By 2005, it became quite apparent that the days of the tiny little Art Deco gem located at 444 North LaSalle were numbered. Although the building was a vital part of the downtown streetscape, its diminutive two stories sat between two giant parking lots spelling certain doom as soon as the inevitable redevelopment plan emerged for the entire parcel.
Preservation Chicago took action by listing the building as one of its 7 Most Threatened structures that same year, bringing its perilous fate citywide attention. The organization then appealed directly to then-Alderman Burt Natarus (42nd) to preserve the building based on its truly unique architecture.
Designed by George F. Lovdall in 1930, 444 N. LaSalle is an integral part of the pedestrian-scaled, commercially-oriented Lower River North district. It enlivens the streetscape through its intricately detailed polychromatic terracotta in hues of gold, navy, pink and green, making it one of downtown’s most colorful façades.
Somewhat unusual for Art Deco, the façade is ornamented with floral shapes, in addition to the more conventional Art Deco geometric abstractions. The effect is quite distinct from the stark and virtually unadorned limestone towers, or curvaceous, abstract mid-rises often associated with Art Deco.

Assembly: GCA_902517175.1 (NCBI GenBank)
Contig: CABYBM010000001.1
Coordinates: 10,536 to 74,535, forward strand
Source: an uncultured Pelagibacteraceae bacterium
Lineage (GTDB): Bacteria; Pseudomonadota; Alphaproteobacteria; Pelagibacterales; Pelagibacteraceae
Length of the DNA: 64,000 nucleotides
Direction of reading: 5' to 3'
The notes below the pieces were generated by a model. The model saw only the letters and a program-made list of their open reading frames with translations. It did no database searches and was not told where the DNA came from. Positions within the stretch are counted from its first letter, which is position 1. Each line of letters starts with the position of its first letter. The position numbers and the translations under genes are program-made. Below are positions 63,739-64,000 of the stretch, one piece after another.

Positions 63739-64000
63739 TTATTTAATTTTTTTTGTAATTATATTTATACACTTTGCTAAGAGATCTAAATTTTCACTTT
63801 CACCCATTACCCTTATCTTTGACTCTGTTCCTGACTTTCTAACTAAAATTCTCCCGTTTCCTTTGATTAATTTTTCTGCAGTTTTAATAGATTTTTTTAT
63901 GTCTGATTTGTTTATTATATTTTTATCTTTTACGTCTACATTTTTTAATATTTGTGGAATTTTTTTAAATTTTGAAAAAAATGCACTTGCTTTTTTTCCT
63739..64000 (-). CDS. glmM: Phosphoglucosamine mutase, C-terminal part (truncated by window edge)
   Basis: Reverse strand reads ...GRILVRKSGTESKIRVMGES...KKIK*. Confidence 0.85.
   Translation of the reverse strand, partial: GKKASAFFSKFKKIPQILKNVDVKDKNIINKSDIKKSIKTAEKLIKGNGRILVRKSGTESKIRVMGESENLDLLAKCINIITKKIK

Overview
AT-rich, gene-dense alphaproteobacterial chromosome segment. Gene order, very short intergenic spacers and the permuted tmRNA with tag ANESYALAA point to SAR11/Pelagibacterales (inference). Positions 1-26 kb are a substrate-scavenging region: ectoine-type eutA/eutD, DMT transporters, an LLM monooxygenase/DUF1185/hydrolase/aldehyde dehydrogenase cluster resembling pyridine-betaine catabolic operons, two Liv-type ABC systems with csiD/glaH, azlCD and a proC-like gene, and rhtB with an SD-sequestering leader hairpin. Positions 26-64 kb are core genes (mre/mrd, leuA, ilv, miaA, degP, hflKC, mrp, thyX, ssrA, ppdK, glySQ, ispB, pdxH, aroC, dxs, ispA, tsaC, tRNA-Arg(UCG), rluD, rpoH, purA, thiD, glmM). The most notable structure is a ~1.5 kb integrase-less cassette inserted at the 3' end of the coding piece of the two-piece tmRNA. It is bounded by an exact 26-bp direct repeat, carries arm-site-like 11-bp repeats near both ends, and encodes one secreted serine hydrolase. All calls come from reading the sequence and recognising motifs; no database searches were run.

Art Deco was a style flourishing in Chicago and elsewhere until the onset of the Great Depression. During that time, construction virtually ceased, as funds were scarce. The country’s prevailing malaise might be part of the explanation for the overtly cheerful character of 444 N. LaSalle, a rare example of architecture executed literally during the Depression. Art Deco would survive, but would never regain its full prominence, as the more progressive Art Moderne and International styles became favored shortly thereafter, making its presence downtown all the more rare and therefore worthy of preservation.
On December 12, 2007 the Veseman Building became a designated city landmark. It currently houses a British-themed pub and restaurant called English.